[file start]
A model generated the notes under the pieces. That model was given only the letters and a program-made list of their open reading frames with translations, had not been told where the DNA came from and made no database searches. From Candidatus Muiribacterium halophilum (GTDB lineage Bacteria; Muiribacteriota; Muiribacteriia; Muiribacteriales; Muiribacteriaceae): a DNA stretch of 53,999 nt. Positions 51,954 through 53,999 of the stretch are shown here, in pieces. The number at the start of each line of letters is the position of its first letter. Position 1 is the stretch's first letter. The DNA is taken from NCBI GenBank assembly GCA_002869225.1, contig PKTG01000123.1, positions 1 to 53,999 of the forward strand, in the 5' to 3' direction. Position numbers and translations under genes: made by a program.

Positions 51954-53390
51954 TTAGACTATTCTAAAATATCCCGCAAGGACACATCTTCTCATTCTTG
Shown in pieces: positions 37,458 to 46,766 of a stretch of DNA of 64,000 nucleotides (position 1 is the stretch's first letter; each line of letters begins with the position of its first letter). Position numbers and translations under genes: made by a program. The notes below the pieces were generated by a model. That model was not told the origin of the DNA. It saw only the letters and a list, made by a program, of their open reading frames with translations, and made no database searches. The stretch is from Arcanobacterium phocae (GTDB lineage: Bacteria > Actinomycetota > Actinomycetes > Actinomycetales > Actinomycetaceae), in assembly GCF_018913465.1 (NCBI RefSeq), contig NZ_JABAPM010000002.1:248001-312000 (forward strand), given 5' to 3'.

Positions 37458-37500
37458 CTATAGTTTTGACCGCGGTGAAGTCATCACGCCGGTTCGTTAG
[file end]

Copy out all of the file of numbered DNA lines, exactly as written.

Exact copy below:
A model generated the notes under the pieces. That model was given only the letters and a program-made list of their open reading frames with translations, had not been told where the DNA came from and made no database searches. From Candidatus Muiribacterium halophilum (GTDB lineage Bacteria; Muiribacteriota; Muiribacteriia; Muiribacteriales; Muiribacteriaceae): a DNA stretch of 53,999 nt. Positions 51,954 through 53,999 of the stretch are shown here, in pieces. The number at the start of each line of letters is the position of its first letter. Position 1 is the stretch's first letter. The DNA is taken from NCBI GenBank assembly GCA_002869225.1, contig PKTG01000123.1, positions 1 to 53,999 of the forward strand, in the 5' to 3' direction. Position numbers and translations under genes: made by a program.

Positions 51954-53390
51954 TTAGACTATTCTAAAATATCCCGCAAGGACACATCTTCTCATTCTTG
Shown in pieces: positions 37,458 to 46,766 of a stretch of DNA of 64,000 nucleotides (position 1 is the stretch's first letter; each line of letters begins with the position of its first letter). Position numbers and translations under genes: made by a program. The notes below the pieces were generated by a model. That model was not told the origin of the DNA. It saw only the letters and a list, made by a program, of their open reading frames with translations, and made no database searches. The stretch is from Arcanobacterium phocae (GTDB lineage: Bacteria > Actinomycetota > Actinomycetes > Actinomycetales > Actinomycetaceae), in assembly GCF_018913465.1 (NCBI RefSeq), contig NZ_JABAPM010000002.1:248001-312000 (forward strand), given 5' to 3'.

Positions 37458-37500
37458 CTATAGTTTTGACCGCGGTGAAGTCATCACGCCGGTTCGTTAG